One cold February morning in 2015, the two masterminds behind Thievery Corporation—Rob Garza and Eric Hilton—left the frigid air of Washington D.C. and touched down in Kingston, Jamaica. They then made the 60-mile journey to the jungle-hemmed city of Port Antonio, a place the locals call the “real Jamaica,” where they would record their 10th studio album, The Temple Of I & I.
Every morning, they would head to the beach and bask in the warm sun then spend 12 hours at Geejam Studios recording as they drank Jamaican rum and gazed out onto the Caribbean sea. For 10 solid days, they immersed themselves in Jamaican culture and cultivated 15 new tracks that perfectly capture the spirit of authentic reggae music.
“Dub is the original electronic music in terms of manipulating sound and using the studio as an instrument, which is what we do and what we’ve been doing,” Hilton says. “It’s something we’ve drawn on a lot, so it only made sense to immerse ourselves in the culture.”
“This was the first time recording outside of Washington D.C.,” Garza adds. “To be able to block off time and lock ourselves in the studio was the best recording experience we have ever had.”
During recording sessions, locals would often pop their heads into the studio as they were crafting the album and were startled to see who was responsible for the music flooding the air. Since their debut LP, 1996’s Sounds from the Thievery Hi-Fi, Hilton and Garza have applied a dub ethos and aesthetic into their signature brand of electronic music, and dub has always been a huge driving force behind Thievery Corporation’s sound, but to get the approval of the Jamaican people was truly an honor.
“From the first day, you could tell the engineers at the studio realized we have a really good understanding of the genre,” Hilton says. “They seemed impressed and it was very encouraging.”
After the week of round-the-clock sessions, Hilton and Garza brought the Geejam session tapes back to Montserrat House Studios in DC. From there, months of vocal, horns and editing seasons were set in motion. Singer Notch Howell, who performed “The Richest Man in Babylon” and “Amerimacka” on previous records, Hip Hop artist Mr. Lif, Puma Ptah, LouLou, Zeebo, and Elin Melgarejo all graced the mic. The DC sessions also featured Darryl “D-Train” Burke on additional keys, as well as trumpet player Joe Herrera and saxophonist Matt Rippetoe.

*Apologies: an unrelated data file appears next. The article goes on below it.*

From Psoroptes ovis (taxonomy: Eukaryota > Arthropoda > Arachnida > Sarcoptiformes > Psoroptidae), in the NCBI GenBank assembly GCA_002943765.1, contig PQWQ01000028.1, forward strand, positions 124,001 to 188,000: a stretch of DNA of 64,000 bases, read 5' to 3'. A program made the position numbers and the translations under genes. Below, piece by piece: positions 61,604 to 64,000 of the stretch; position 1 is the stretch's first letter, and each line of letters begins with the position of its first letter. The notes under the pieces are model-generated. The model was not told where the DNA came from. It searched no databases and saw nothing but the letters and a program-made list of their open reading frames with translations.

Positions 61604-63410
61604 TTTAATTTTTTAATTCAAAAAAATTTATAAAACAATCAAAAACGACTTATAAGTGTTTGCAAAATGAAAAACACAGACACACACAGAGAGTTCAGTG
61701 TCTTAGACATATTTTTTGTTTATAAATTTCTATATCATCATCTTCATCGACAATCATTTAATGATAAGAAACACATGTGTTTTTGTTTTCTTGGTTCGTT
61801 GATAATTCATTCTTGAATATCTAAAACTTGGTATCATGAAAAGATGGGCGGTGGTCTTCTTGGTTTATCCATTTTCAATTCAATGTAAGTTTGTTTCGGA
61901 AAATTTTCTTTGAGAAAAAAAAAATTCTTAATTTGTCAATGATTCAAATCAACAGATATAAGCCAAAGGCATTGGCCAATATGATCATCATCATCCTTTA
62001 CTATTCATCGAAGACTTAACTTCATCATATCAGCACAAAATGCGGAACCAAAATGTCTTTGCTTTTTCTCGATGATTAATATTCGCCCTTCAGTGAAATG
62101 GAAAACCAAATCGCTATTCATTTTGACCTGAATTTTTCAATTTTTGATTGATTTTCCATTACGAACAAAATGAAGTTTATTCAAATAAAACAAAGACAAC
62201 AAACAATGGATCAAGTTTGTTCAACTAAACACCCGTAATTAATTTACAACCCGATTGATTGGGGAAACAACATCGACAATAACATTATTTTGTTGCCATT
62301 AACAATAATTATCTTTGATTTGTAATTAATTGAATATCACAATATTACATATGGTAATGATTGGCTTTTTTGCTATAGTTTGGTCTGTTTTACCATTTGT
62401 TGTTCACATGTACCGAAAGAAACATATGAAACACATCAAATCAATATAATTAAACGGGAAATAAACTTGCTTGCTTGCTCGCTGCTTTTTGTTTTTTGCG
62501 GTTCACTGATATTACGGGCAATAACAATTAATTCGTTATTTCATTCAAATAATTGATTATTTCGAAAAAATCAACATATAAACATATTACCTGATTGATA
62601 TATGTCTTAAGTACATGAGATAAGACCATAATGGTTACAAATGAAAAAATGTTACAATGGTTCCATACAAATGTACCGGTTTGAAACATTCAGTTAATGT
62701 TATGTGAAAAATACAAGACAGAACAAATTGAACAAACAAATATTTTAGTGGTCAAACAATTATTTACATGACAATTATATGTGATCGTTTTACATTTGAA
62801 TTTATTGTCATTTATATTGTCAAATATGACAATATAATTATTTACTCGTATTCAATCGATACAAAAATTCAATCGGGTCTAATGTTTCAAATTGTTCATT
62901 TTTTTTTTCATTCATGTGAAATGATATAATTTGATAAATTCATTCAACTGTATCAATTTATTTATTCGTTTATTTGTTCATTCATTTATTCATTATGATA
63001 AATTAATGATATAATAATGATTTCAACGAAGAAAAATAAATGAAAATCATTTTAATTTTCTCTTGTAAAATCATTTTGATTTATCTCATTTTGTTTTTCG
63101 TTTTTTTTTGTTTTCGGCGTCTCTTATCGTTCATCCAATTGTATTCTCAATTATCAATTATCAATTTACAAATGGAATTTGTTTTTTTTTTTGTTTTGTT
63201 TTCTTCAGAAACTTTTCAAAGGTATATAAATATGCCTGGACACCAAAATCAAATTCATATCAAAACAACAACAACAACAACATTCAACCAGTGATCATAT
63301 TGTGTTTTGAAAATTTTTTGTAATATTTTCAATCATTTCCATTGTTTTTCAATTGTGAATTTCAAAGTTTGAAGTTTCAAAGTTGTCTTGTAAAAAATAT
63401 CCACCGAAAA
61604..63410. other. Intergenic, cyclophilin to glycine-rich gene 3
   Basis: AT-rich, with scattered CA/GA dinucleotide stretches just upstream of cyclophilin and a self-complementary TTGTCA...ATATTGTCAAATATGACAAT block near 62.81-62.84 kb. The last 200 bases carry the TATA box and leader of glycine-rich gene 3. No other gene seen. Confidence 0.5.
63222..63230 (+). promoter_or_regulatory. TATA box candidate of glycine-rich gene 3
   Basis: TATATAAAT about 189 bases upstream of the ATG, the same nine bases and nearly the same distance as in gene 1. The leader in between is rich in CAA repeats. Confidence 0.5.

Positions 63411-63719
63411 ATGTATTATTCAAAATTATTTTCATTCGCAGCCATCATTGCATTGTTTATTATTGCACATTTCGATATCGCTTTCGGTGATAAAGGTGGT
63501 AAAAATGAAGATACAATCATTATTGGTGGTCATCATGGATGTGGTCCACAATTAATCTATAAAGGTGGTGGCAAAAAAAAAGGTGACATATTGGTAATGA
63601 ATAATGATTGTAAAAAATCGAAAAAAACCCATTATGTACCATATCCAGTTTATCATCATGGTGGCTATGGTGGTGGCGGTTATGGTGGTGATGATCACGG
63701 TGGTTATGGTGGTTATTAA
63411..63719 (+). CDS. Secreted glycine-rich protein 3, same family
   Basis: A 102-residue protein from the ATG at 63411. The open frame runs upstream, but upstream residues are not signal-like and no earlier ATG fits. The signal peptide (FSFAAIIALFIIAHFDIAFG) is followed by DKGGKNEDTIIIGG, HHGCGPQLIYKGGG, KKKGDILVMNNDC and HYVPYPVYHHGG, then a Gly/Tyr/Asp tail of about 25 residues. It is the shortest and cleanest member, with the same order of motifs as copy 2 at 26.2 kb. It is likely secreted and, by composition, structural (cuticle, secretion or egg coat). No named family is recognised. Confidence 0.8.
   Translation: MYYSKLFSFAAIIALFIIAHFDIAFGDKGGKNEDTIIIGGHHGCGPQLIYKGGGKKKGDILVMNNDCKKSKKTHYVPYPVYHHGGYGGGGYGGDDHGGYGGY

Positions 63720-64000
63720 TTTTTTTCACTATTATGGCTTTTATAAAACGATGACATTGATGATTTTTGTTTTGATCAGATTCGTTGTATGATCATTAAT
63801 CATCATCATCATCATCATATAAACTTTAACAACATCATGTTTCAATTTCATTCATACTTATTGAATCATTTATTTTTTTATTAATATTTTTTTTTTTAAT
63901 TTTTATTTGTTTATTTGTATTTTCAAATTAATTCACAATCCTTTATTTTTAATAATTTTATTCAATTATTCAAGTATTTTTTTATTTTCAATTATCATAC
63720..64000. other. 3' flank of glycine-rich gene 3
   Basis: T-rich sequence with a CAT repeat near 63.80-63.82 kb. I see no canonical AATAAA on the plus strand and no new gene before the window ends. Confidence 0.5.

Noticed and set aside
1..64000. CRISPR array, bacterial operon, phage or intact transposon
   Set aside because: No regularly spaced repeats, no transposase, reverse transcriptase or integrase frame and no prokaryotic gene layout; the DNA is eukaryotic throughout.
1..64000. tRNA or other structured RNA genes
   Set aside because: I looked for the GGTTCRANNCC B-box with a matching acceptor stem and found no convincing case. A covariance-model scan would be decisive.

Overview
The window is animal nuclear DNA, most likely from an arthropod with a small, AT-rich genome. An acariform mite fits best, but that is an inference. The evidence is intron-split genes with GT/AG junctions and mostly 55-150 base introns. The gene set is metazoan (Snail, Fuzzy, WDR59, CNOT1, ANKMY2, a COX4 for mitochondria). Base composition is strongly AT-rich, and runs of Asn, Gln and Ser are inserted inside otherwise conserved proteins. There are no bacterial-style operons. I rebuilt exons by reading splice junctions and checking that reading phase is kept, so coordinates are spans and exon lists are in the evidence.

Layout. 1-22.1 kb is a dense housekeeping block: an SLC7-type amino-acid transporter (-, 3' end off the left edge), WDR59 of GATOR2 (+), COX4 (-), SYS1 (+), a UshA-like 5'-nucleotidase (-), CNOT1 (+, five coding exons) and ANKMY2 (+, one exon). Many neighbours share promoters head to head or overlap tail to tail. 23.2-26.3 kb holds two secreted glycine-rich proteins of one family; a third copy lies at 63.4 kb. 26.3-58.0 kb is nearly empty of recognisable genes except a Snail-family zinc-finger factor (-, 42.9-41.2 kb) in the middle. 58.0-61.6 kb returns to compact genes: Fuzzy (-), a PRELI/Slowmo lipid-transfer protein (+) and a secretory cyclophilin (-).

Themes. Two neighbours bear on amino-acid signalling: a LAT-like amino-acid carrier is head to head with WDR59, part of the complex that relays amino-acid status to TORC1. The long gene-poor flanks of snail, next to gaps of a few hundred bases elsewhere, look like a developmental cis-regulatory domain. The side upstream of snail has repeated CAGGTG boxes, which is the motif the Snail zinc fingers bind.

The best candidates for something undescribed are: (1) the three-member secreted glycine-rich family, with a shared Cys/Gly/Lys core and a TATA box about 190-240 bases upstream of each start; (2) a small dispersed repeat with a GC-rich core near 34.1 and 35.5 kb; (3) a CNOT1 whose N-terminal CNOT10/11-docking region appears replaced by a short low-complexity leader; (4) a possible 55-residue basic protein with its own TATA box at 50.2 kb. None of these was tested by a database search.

Along with the talents of Thievery Corporation’s live band, Garza and Hilton expertly deliver the sounds of Jamaica from beginning to end. From the uplifting, infectious grooves of “Letter To The Editor” with Kingston vocalist Raquelle Jones and the inspiring “Fight To Survive” with frequent collaborator Mr. Lif to the infectious horn section of the flawlessly executed “Strike The Root” and the thought-provoking lyrics of “Weapons of Distraction,” the album easily expresses Thievery Corporation’s intention to bring beauty to the world through music.
“The Temple of I & I is a place of worship that exists only in our imagination,” Hilton says. “It’s a place where all people are chosen people and the unity of living things is possible. So much of the world is divided into tribes and belief systems that have imprisoned people’s consciousness and allowed a few to control the many. Culture can be a blessing and a curse. Humanity transcends tribe and culture. This has been a constant theme in Thievery Corporation’s message since day one.
The group will perform material from that album and others at the 3-day Arise Music Festival at Sunrise Ranch in Loveland, Colorado. Their headlining set goes down that Saturday, August 4th.